My horse died yesterday, sometime in the early black hours when morning is still night. Or maybe just as dawn was breaking.
I should say our horse not my horse. The litany of Albert’s belonging goes like this:
He belonged to my family – my daughter, my husband, me. During our first twelve years of becoming one, he belonged to us. He belonged to every child he ever taught and every kid that ever lifted up a kitten or a puppy to his nose. Every bird that ventured into his space. And, to every man, woman, and child who brushed his mane, mucked his stall, or put hot compresses on his eye. Albert belonged to his friends: Winter, Woody, Dart, Latte, Mia, Lily, Norman, Bo. He belonged to every grieving woman he attended, and there were many who brought their suffering hearts to his stall after the loss of a mother, a grandmother, a child, a marriage, or a horse-companion of their own. Whether they know it or not, Albert also belonged to every person who ever read Chancey.
Our horse passed peacefully.
I imagine he finally lay down because he was exhausted. In the last weeks of his life, he could not sleep on his feet because his feet wouldn’t hold his weight. He shifted continuously, resting one foot then another. We built him a bench, and he used it.
The bench could not reverse the damage to his legs from torn tendons or to his feet from laminitis. He lost weight. Neither bench nor stall rest nor fresh, cut forage could stop his body from breaking down. And so, I imagine he finally fell asleep and fell down.
And, I imagine, too, there are angels who rejoice that God has appointed them to accompany equines to new pasture or sea or mountains. That’s the kind of angel I want to be. If people get to ever be angels.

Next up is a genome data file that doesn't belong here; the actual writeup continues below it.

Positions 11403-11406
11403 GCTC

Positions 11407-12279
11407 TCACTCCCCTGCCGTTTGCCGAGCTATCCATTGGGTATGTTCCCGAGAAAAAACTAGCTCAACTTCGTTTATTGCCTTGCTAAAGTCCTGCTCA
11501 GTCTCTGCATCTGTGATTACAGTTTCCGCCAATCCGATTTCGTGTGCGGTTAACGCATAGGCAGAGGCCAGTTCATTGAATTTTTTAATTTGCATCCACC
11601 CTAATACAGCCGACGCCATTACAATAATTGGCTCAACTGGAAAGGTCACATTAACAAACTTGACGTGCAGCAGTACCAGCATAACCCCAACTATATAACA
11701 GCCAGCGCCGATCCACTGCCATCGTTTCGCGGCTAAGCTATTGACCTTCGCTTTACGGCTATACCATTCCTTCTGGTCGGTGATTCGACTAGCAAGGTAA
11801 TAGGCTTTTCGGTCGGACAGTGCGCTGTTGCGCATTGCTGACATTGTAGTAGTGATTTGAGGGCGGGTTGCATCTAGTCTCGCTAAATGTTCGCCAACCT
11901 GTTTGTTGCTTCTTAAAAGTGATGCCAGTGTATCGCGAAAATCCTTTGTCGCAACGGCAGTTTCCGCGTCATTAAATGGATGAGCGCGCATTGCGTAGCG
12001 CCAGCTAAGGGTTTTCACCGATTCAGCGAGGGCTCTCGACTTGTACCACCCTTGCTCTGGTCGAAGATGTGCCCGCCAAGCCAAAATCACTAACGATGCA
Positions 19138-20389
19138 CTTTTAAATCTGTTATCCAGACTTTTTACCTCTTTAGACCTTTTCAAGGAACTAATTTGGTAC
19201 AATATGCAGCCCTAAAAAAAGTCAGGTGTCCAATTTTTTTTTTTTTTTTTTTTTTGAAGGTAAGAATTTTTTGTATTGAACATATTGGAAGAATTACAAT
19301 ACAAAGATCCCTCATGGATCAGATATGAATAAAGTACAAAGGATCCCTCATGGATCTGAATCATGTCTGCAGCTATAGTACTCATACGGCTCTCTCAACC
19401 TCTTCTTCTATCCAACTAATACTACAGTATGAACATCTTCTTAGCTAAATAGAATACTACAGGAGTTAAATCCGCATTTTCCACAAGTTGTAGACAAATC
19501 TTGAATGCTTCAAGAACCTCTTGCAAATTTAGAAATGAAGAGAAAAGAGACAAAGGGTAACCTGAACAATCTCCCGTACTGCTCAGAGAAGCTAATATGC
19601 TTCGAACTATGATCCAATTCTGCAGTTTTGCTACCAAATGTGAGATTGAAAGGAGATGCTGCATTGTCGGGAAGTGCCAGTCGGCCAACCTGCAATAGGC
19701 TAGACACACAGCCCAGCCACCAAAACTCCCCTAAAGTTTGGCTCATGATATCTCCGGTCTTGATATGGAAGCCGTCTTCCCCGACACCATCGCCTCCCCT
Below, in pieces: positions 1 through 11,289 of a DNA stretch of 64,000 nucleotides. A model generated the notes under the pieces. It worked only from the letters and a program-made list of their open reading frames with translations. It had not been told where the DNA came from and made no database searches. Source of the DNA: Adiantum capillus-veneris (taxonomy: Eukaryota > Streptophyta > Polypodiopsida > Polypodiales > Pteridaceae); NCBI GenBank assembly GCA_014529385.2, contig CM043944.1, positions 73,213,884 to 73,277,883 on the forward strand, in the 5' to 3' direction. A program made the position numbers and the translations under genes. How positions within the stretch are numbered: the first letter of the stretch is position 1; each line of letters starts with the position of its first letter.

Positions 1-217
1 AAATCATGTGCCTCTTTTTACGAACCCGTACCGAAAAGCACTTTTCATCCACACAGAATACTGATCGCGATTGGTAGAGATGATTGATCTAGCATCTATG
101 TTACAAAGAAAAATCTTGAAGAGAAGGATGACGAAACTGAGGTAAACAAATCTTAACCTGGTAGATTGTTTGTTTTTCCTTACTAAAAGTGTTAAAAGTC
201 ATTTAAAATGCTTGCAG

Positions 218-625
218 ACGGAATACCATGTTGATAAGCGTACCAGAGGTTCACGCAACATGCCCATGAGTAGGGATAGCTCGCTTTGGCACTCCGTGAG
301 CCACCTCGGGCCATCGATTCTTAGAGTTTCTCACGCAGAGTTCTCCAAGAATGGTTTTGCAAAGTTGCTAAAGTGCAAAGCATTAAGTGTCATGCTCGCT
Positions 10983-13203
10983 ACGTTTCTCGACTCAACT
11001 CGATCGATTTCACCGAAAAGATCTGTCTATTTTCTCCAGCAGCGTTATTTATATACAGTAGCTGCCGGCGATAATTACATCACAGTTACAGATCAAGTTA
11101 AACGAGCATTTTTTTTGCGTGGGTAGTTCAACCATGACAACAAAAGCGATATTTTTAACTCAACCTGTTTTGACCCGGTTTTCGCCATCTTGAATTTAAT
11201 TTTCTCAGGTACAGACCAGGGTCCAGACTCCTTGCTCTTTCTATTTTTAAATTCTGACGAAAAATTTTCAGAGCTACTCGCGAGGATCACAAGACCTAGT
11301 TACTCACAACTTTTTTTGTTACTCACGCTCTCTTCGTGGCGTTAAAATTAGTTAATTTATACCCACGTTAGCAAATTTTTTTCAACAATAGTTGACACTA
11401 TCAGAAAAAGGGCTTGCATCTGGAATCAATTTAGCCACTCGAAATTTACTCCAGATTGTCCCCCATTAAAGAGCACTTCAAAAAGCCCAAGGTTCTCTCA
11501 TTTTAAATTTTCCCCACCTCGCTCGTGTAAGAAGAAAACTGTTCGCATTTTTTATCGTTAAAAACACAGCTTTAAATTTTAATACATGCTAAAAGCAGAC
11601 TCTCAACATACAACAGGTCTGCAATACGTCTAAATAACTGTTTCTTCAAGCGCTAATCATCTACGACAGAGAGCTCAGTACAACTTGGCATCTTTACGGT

There’s a lot that I want to write about: practical information about preparing for a horse to die, his last day which I did not know was his last until it was, and the good fortune of having a good vet. I want to write about some of the children who knew and loved Albert.
So there’s your warning. I’ll likely be writing an awful lot about our horse, even though he’s gone.
Right now, I think I’ll just remember him. Remember what a good life he lived. What a blessing he offered to me and to so many.
I’m writing this post on a plane to Portland. This morning in the security line two people cut in front of me – a grown woman and a teenage boy. Tit for tat goes against my personal code of conduct, but I shook my head and, nearly shouting, said, “Dude! That’s so not cool to cut in line. I mean, really, it’s just uncool.”
I tried grabbing my outburst by the tail, hoping to coil that beast right back to where it originated, so I could pull it out and examine it later. My heart is suffering, and a suffering heart sometimes cloaks itself in wrath. The part of me that tries to do better by folks than I did by those cutters almost explained to them, “My horse died. And, I’m so sad.”
But, I just turned away, took off my shoes, and then put them back on.